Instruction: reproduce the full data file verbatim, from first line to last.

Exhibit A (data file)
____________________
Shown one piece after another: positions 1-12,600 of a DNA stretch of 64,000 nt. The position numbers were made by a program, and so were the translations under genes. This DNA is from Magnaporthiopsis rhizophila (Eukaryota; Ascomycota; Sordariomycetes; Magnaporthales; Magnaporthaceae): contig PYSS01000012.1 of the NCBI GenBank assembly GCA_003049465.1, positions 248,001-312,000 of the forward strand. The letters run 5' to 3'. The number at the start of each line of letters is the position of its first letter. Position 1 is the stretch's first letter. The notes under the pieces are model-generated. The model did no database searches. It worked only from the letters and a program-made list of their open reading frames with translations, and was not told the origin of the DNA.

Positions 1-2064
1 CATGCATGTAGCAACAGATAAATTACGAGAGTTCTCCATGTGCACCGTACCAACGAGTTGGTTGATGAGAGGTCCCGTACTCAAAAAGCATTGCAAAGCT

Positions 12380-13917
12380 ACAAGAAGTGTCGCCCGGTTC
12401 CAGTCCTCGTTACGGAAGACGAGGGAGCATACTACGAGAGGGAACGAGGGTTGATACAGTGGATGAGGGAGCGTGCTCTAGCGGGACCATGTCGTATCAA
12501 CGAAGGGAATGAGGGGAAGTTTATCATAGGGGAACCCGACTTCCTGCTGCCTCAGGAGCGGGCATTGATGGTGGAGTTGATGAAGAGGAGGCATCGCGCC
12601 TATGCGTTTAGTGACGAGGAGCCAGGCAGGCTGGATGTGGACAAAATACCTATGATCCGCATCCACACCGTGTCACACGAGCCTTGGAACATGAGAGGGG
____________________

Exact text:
Shown one piece after another: positions 1-12,600 of a DNA stretch of 64,000 nt. The position numbers were made by a program, and so were the translations under genes. This DNA is from Magnaporthiopsis rhizophila (Eukaryota; Ascomycota; Sordariomycetes; Magnaporthales; Magnaporthaceae): contig PYSS01000012.1 of the NCBI GenBank assembly GCA_003049465.1, positions 248,001-312,000 of the forward strand. The letters run 5' to 3'. The number at the start of each line of letters is the position of its first letter. Position 1 is the stretch's first letter. The notes under the pieces are model-generated. The model did no database searches. It worked only from the letters and a program-made list of their open reading frames with translations, and was not told the origin of the DNA.

Positions 1-2064
1 CATGCATGTAGCAACAGATAAATTACGAGAGTTCTCCATGTGCACCGTACCAACGAGTTGGTTGATGAGAGGTCCCGTACTCAAAAAGCATTGCAAAGCT

Positions 12380-13917
12380 ACAAGAAGTGTCGCCCGGTTC
12401 CAGTCCTCGTTACGGAAGACGAGGGAGCATACTACGAGAGGGAACGAGGGTTGATACAGTGGATGAGGGAGCGTGCTCTAGCGGGACCATGTCGTATCAA
12501 CGAAGGGAATGAGGGGAAGTTTATCATAGGGGAACCCGACTTCCTGCTGCCTCAGGAGCGGGCATTGATGGTGGAGTTGATGAAGAGGAGGCATCGCGCC
12601 TATGCGTTTAGTGACGAGGAGCCAGGCAGGCTGGATGTGGACAAAATACCTATGATCCGCATCCACACCGTGTCACACGAGCCTTGGAACATGAGAGGGG